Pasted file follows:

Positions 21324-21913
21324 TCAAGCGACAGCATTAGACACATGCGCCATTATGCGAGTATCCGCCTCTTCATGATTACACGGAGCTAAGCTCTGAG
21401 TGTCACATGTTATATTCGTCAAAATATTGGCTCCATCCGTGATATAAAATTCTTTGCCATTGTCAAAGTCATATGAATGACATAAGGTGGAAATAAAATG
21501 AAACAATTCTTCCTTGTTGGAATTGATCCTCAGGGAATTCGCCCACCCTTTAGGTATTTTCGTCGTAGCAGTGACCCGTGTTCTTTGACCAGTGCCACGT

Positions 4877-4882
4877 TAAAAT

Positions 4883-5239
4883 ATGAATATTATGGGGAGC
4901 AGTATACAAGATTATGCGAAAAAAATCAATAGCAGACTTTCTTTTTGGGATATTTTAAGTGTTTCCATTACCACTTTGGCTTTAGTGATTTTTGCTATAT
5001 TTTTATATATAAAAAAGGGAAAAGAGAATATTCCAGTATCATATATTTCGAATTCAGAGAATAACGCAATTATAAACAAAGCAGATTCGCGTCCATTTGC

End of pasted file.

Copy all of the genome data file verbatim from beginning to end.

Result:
Positions 21324-21913
21324 TCAAGCGACAGCATTAGACACATGCGCCATTATGCGAGTATCCGCCTCTTCATGATTACACGGAGCTAAGCTCTGAG
21401 TGTCACATGTTATATTCGTCAAAATATTGGCTCCATCCGTGATATAAAATTCTTTGCCATTGTCAAAGTCATATGAATGACATAAGGTGGAAATAAAATG
21501 AAACAATTCTTCCTTGTTGGAATTGATCCTCAGGGAATTCGCCCACCCTTTAGGTATTTTCGTCGTAGCAGTGACCCGTGTTCTTTGACCAGTGCCACGT

Positions 4877-4882
4877 TAAAAT

Positions 4883-5239
4883 ATGAATATTATGGGGAGC
4901 AGTATACAAGATTATGCGAAAAAAATCAATAGCAGACTTTCTTTTTGGGATATTTTAAGTGTTTCCATTACCACTTTGGCTTTAGTGATTTTTGCTATAT
5001 TTTTATATATAAAAAAGGGAAAAGAGAATATTCCAGTATCATATATTTCGAATTCAGAGAATAACGCAATTATAAACAAAGCAGATTCGCGTCCATTTGC